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College of Education > News and Publications > News: July - Sept. 2010 > Baker and Passmore Release New Report on Potential Impact of Proposed Gas Severance Tax

Baker and Passmore Release New Report on Potential Impact of Proposed Gas Severance Tax

A tax on gas drilling in the Marcellus Shale region could affect Pennsylvania's economy and population, according to a new report.

baker_rose.jpgby Joe Savrock (September 2010)

UNIVERSITY PARK, Pa. – A severance tax on natural gas extraction in Pennsylvania would add to the operating costs of gas drilling companies, but the resulting increase in state revenue would yield positive results for the state’s economy and population, according to a new report by two researchers at Penn State.

The report, “Benchmarks for Assessing the Potential Impact of a Natural Gas Severance Tax on the Pennsylvania Economy,” examines the potential impact of a proposed severance tax on companies extracting natural gas in Pennsylvania. The study was designed to estimate the effect a gas tax might have on the state’s economic picture.


The report comes amid the rapid growth of the state’s gas-drilling industry. A number of companies have begun extracting natural gas from the state’s Marcellus Shale formation on the heels of new drilling technology. The Marcellus Shale, one of the largest gas fields in the world, spans from northern West Virginia across much of Pennsylvania into southern New York.

The report was issued Sept. 13 by Rose M. Baker and David L. Passmore, researchers in Penn State’s Institute for Research in Training & Development. The two assessed the impact that every $100 million of revenue collected through a natural gas severance tax between 2011 and 2015 would have on Pennsylvania’s business sales, employment, income and population during those years.

“Of course, what is revenue for the Commonwealth becomes, at the same time, a production cost for Pennsylvania gas producers,” said Passmore. The researcher explained the market price of natural gas is established nationally, so firms in the natural gas industry are probably best described as "price takers," who do not have the market power to alter their prices without losing their customers to competitors.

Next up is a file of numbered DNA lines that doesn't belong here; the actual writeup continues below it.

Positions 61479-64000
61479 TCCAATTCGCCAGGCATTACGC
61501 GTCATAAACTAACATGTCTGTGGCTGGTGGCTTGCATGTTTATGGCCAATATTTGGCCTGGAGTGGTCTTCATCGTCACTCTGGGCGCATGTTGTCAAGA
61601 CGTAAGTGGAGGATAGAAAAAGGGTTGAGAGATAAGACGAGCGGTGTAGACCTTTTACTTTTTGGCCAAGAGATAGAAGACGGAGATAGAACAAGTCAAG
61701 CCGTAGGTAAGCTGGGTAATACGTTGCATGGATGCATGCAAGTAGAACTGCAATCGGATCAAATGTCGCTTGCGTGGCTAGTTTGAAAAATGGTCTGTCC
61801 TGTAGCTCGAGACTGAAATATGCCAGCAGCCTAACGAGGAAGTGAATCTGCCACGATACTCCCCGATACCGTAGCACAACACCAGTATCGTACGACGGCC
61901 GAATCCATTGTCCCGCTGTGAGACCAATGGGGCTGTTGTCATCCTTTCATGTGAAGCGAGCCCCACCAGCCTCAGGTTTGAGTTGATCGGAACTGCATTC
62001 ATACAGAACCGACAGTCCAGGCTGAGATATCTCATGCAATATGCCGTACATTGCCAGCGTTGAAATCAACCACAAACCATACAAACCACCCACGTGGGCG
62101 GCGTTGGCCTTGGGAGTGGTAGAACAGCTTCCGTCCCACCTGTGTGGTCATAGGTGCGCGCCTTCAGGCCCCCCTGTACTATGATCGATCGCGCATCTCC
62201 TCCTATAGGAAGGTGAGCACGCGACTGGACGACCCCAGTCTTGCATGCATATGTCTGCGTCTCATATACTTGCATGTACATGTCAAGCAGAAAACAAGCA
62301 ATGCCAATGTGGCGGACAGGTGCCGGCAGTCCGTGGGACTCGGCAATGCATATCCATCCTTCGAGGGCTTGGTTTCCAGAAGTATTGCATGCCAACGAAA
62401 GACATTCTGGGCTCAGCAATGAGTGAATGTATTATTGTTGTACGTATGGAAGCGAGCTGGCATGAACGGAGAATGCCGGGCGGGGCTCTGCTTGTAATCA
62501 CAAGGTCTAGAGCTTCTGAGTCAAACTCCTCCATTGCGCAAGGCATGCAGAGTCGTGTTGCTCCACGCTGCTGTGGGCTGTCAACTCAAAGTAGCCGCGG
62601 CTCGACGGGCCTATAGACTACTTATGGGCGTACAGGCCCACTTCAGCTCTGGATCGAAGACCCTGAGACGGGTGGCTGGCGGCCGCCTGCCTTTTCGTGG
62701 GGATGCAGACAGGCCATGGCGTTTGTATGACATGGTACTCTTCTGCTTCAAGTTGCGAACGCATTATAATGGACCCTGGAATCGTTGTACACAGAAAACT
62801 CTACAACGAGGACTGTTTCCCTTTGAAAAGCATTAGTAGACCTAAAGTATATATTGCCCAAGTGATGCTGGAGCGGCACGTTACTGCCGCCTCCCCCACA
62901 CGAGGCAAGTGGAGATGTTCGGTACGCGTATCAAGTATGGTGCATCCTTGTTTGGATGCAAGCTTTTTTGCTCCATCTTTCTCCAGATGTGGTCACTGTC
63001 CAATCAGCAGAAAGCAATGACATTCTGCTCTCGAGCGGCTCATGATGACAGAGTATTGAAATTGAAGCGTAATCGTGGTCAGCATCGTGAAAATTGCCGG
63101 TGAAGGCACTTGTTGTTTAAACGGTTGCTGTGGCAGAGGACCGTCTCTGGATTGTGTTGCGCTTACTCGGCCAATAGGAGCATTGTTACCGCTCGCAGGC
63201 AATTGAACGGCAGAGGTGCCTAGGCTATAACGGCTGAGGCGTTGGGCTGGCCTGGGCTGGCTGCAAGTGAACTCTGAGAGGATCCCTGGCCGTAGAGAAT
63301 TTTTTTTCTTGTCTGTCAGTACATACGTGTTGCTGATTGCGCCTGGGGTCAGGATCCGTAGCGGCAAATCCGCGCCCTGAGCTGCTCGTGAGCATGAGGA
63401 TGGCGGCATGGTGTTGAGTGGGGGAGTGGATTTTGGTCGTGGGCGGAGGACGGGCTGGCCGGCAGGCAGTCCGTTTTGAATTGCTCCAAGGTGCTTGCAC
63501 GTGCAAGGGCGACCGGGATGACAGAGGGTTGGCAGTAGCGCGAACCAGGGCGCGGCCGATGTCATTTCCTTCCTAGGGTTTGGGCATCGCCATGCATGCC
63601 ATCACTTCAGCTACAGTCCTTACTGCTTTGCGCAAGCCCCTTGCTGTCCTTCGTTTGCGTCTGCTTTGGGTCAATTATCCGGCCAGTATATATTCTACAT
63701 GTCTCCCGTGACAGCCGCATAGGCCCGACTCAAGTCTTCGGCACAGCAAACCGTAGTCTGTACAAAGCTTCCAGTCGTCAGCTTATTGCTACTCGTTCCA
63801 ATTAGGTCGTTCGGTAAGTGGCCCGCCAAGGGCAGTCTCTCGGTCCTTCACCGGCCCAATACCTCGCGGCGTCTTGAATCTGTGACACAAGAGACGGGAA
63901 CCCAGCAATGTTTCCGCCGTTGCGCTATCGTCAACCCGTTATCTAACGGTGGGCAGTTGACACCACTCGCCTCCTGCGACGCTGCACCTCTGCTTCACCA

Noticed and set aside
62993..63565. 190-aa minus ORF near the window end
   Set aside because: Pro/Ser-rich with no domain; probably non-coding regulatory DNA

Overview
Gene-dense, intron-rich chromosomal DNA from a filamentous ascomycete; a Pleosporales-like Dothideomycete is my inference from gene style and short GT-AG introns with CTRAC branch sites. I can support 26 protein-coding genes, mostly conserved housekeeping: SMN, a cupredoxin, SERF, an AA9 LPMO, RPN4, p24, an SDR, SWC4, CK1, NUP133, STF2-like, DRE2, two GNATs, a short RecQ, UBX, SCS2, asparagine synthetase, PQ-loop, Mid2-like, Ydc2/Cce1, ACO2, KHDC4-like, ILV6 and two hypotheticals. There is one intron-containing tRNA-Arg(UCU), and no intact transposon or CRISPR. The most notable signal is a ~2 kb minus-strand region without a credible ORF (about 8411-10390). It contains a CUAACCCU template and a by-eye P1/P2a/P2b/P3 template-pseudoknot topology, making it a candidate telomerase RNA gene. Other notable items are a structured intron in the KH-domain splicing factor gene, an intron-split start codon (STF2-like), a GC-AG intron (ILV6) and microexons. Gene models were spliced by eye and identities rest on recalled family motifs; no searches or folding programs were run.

“Because of this, we treated the revenue collected as a production cost that gas producers cannot pass along to customers," he said.

The study also considered the economic consequences for Pennsylvania of spending severance tax revenue collected under various revenue distribution plans. In addition, the study benchmarks the potential impacts of distributing the $100 million revenue through state and local spending and through deferred spending by saving some revenue to mitigate potential environmental, safety and health problems.

Baker and Passmore found that potentially every $100 million in production costs imposed on oil and gas companies through a severance tax would have a slight negative impact on the state’s economy and population. This is because, with an increased tax burden, the gas companies would create somewhat less employment, output and disposable income for Pennsylvanians.

For example, in 2015 each $100 million in additional production costs imposed on gas extraction by the severance tax will result in a decline in total employment numbers of 292. Under this scenario, business sales will drop by $22 million; personal income will be down by $20 million; and population will decline by 143.

However, these negative impacts could be more than offset by increased spending of the severance tax revenue by state and local governments.

“In 2015, for each $100 million in state and local spending of the severance tax revenue, estimated total employment could increase by 1,400 workers; business sales would be up $80 million; personal income could climb by $20 million; and population in the state would increase by 1,300 people,” said Baker.

The researchers used the Regional Economic Models Inc. (REMI), a well-accepted and leading economic forecasting and policy analysis model, to simulate the outcomes.

Pennsylvania is the only major natural gas-producing state that does not impose a severance tax. Gov. Ed Rendell and proponents see the proposed tax as critical to funding programs aimed at protecting the state’s environment, repairing and maintaining infrastructure and helping to support local governments.

The Pennsylvania General Assembly passed the state budget July 6, with the provision that a gas severance tax be in place by Oct. 1. State lawmakers are still considering passage of the tax.

The IRTD report is available online at